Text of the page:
UMB Big Bash®beneficiaries are changing people’s lives
“I read my first book when I was 51.”
Peggy Shannon dreamed of being a TSA agent but when she applied for the job, she failed the first test because she couldn’t read and didn’t know how to use a computer. Before connecting with Literacy Kansas City‡, she read at a third-grade level. Her limited reading abilities severely limited her career options.
“I’ve been married twice and I never told either one of them I couldn’t read. I’ve hid it well. Because I couldn’t read, I just did my job that much better … always giving it 110 percent, always.”
She worked 12-hour shifts, six days a week in a hot factory. But she wanted to work with people and hoped to one day work at Kansas City International Airport.
Shannon still gives 110 percent, but now at a job she loves. After months of lessons and computer classes at Literacy Kansas City, Shannon decided she was ready to try again. This time, she passed and after being on the job with Akal Security, Inc., a TSA contractor, for just six months, she was promoted to a lead.
“I wanted it really bad. I love the job because I like interacting with people. I have to make sure that when the passengers are coming through and when we’re really busy that everything moves smoothly and I have enough people on the line.”
Reading has impacted more than Shannon’s career; it’s improved her health and wellbeing. Shannon lost 40 pounds after reading a diet book.
“I’ve never read the backs of packages. It’s helped me so much. I’m a lot healthier than I’ve ever been.”
Shannon says her outlook on life has changed since she learned to read.
“Life is amazing. I wake up every day just thrilled to be alive and thank the Lord everyday that I can read and that I can go out and do the job that I love.”
Donald has a stable home thanks to reStart, Inc.‡
Donald McCombs, an Army veteran, was homeless for two years. He and his significant other had to move three times because their landlords were not in compliance, one was even under foreclosure. They were forced to put their belongings in storage, and then lost everything. The couple was living in motels, and struggling to make ends meet.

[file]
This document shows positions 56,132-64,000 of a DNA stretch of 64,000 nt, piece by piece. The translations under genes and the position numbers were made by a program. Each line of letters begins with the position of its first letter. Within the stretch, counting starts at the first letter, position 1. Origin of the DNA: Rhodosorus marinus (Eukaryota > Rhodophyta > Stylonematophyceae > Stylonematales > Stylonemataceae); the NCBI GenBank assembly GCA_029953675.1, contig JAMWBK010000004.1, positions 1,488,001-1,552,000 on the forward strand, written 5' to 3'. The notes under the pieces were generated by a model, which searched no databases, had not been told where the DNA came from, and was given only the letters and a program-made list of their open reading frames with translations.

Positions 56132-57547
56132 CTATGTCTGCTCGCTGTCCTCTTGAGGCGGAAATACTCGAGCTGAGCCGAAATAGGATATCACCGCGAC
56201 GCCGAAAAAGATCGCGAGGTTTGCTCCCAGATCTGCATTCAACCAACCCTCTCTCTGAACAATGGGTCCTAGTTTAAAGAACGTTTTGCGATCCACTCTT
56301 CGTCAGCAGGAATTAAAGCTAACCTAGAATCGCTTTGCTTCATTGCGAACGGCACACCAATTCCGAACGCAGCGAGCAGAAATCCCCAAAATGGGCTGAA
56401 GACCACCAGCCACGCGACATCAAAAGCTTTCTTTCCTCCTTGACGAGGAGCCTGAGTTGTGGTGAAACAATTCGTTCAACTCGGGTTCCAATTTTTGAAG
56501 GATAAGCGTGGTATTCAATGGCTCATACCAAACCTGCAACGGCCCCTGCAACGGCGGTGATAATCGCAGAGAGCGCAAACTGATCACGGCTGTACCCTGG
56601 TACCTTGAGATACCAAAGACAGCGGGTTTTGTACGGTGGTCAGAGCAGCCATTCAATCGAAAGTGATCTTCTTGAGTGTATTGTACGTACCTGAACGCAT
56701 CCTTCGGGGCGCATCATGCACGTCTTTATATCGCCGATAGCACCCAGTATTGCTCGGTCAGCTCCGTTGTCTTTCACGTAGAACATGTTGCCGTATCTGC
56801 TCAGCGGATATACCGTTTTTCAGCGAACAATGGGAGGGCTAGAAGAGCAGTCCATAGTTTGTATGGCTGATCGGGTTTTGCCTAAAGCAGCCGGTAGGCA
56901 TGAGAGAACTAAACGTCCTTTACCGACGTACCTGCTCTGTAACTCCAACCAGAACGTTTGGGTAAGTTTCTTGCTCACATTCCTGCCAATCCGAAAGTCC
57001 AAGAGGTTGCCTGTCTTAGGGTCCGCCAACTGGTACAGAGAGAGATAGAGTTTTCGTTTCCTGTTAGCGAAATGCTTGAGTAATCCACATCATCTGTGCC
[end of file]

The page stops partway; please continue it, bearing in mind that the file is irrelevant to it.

“Towards the end of the month we had to get out and hustle … cutting yards to make money to pay for the rest of the month. There were times I was sleeping behind a gas station, or in the woods.”
One day, while she was at a food pantry, McComb’s girlfriend saw a brochure for reStart, Inc.’s‡ Supportive Services for Veteran Families program. Within two weeks, they were in stable housing.
“It is remarkable the way it [reStart, Inc.] helps people and the way it’s helped me. Being homeless for two years and losing everything I had. And now, [I have] 100 percent less worries.”The couple now lives in an apartment, a large house that’s been converted into a four-plex. All of the tenants are veterans.
“I want to thank everyone that gives to this program. You all have helped make this happen. If it wasn’t for supporters like you … we wouldn’t have nothing. I’d probably still be homeless.”
Help Literacy Kansas City and reStart, Inc., continue to make meaningful impacts on the lives of people living in the Kansas City metropolitan area. Join us‡ on Monday, June 22 for UMB Big Bash, when both of these local nonprofits will be awarded a $50,000 grant before Grammy® Award Winner Rob Thomas with special guest, Plain White T’s take the stage at Sprint Center.
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Mr. Hagedorn is president and chief executive officer of UMB Bank and vice chairman of UMB Financial Corporation. Prior to this role, Hagedorn served as chief financial officer and chief administrative officer of UMB Financial Corporation. He joined UMB in March 2005.